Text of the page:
Dr James discussed the AT3 deficiency with the Wallers during an early consultation. Various tests were then done, one which confirmed Mr Waller's low fertility rate, but none of the tests ordered by the specialist obtained any information about the genetic basis for Mr Waller's AT3 deficiency (or the likelihood of AT3 being passed on). Dr James subsequently recommended IVF treatment and, relying on that recommendation, the Wallers commenced treatment on 14 October 1999. Mrs Waller then became pregnant with Keeden. Subsequently, Mrs Waller was referred to a specialist obstetrician, Dr Hoolahan, for antenatal care. Dr Hoolahan conducted a number of tests during the pregnancy, but failed to advise the Wallers that the AT3 deficiency was genetically transmittable to the baby and its potential consequences.
On 10 August 2000, Keeden was born with genetic AT3 deficiency. He has permanent brain damage, cerebral palsy and uncontrolled seizures.
Mrs Waller said that, had she known that the AT3 deficiency could have been passed on to her child, the couple would have deferred IVF treatment until they could have been assured that the AT3 deficiency would not be passed on, or that they would have used donor sperm, or they would have terminated the pregnancy.
Keeden brought an action in negligence against Dr James and Dr Hoolihan. He also claimed general damages, economic loss and damages for gratuitous care.2
The main issue in each case was whether Alexia and/or Keeden had a cause of action in negligence against each mother's respondent doctor, who had failed to advise of circumstances which would have (they say) led to a lawful termination of each pregnancy. If such a cause of action existed, the next issue was whether the heads of damage were limited to, or were different from, damages generally available in claims for personal injury.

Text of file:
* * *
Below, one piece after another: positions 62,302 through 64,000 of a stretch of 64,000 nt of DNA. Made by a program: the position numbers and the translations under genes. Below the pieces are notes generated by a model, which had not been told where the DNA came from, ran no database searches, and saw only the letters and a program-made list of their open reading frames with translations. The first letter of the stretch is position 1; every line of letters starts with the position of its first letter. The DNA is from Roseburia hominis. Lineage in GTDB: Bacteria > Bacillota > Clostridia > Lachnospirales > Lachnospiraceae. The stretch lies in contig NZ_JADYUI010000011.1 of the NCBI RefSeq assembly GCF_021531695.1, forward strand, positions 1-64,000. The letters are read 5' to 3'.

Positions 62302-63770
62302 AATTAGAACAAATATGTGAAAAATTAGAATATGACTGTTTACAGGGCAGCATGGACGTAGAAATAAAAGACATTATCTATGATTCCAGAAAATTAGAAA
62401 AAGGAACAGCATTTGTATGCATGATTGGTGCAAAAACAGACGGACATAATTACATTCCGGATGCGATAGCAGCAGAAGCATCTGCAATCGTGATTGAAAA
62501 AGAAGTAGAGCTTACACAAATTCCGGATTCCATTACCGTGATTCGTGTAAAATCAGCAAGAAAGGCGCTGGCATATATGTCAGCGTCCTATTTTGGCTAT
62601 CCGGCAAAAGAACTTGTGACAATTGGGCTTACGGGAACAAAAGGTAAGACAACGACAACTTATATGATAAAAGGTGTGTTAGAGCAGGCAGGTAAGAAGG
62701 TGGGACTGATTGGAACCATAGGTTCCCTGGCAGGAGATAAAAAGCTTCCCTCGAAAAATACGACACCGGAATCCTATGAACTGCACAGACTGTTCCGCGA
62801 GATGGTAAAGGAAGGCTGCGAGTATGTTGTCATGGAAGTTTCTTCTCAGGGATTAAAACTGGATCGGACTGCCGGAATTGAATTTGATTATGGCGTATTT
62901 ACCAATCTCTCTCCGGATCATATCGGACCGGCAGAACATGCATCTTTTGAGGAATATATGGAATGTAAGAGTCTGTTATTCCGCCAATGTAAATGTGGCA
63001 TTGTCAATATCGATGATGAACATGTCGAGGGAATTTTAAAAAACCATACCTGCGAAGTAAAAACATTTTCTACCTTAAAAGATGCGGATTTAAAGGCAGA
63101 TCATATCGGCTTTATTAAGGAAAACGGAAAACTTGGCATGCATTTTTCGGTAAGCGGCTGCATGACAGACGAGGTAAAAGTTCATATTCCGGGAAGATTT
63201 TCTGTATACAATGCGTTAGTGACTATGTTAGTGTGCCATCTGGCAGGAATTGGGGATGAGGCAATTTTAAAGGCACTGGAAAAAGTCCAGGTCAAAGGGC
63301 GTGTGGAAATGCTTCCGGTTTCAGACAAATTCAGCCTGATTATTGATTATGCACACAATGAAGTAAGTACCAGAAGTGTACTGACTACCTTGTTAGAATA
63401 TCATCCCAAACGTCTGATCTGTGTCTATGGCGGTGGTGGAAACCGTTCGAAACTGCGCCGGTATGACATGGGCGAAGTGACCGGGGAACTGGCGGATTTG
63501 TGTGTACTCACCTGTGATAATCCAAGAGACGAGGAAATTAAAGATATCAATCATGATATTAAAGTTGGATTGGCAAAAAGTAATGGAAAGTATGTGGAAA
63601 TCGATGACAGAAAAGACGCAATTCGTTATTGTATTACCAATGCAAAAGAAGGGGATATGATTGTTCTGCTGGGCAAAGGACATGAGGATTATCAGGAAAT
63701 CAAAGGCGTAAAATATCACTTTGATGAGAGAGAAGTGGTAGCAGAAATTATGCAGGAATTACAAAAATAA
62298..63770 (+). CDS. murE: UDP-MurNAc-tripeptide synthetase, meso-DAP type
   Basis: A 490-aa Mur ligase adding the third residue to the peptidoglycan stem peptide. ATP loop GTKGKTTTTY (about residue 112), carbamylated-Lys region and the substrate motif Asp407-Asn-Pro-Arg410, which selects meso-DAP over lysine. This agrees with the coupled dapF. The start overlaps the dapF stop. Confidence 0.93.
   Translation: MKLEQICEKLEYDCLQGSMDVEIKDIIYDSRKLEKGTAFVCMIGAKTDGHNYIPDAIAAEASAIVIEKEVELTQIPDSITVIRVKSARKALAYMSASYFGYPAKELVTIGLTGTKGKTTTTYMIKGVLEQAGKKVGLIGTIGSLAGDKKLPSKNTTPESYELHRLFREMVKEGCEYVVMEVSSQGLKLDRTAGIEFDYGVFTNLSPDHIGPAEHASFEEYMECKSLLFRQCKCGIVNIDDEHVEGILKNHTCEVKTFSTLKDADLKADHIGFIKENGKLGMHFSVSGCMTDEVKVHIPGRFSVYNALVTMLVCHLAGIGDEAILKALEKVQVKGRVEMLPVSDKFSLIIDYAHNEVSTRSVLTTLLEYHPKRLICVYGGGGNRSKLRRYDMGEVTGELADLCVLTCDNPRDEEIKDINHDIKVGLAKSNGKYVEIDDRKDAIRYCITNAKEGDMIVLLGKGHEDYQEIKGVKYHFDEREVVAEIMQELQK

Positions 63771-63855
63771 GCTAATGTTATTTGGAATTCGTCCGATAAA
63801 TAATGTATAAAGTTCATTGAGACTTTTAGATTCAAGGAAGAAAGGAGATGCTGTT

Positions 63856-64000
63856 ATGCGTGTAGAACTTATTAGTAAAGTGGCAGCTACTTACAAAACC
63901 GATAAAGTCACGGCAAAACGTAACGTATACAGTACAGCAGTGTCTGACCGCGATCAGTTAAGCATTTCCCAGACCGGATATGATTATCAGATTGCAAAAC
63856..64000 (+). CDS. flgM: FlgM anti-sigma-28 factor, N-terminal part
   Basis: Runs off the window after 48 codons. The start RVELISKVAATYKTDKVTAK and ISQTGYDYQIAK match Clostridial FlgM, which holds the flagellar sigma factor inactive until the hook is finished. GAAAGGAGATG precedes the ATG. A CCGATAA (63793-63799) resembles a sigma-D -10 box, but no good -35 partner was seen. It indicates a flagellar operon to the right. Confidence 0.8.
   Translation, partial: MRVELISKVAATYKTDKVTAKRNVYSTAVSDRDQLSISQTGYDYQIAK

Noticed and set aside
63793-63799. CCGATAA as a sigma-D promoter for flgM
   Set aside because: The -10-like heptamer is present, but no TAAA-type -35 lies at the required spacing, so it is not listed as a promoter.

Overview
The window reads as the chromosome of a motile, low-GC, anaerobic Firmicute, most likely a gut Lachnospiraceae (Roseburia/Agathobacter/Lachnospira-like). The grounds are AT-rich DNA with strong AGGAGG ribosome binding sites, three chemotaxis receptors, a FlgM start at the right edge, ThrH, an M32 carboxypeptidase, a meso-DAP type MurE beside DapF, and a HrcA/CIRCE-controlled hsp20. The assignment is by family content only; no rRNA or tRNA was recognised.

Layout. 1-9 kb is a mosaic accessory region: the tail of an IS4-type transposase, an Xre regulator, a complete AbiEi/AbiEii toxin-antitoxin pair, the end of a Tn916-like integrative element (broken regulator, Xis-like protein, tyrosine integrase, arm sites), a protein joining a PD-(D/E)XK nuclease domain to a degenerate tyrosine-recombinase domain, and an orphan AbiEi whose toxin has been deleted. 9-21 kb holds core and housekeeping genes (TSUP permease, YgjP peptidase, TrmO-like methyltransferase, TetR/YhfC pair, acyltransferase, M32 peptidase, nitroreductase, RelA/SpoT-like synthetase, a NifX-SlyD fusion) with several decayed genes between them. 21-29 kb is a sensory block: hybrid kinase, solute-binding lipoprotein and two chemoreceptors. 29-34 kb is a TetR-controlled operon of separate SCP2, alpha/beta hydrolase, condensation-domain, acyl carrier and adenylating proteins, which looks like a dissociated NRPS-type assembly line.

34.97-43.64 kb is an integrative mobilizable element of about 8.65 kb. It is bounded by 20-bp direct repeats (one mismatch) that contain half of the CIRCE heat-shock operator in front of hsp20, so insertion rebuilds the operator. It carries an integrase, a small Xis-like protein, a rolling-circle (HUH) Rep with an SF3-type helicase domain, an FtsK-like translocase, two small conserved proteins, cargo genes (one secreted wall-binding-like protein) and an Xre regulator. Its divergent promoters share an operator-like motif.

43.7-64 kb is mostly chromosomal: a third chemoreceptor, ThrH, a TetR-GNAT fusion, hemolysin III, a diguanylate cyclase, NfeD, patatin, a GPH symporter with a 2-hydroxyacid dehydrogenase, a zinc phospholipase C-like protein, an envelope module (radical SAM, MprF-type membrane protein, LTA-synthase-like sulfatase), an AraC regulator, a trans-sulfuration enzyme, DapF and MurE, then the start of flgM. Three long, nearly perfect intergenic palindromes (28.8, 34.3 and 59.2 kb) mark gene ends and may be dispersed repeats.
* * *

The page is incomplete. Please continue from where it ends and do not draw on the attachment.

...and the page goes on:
In the Harriton case, the specific duty of care postulated was a duty on Dr Paul Stephens to have diagnosed rubella, and to have advised Mrs Harriton that the only way to prevent a very high risk of bearing a child with grievous injury caused by rubella would have been to terminate the pregnancy. It was that failure that was said to have caused, or materially or effectively caused, the damage, namely Alexia's life with disabilities.
In the Waller case, Keeden's parents argued that the duty owed extended to providing them with all of the material facts that would bear on his potential health, thus enabling them to make decisions about their IVF treatment or a lawful termination of Mrs Waller's pregnancy. It was those failures that were said to have caused, or materially caused, Keeden's life with disabilities.
The High Court dismissed each appeal, holding that, to have a cause of action in negligence, Harriton and Waller needed to show that damage had been suffered, and a duty on the part of the doctors in question to avoid that damage. However, no legally recognisable damage could be demonstrated or defined.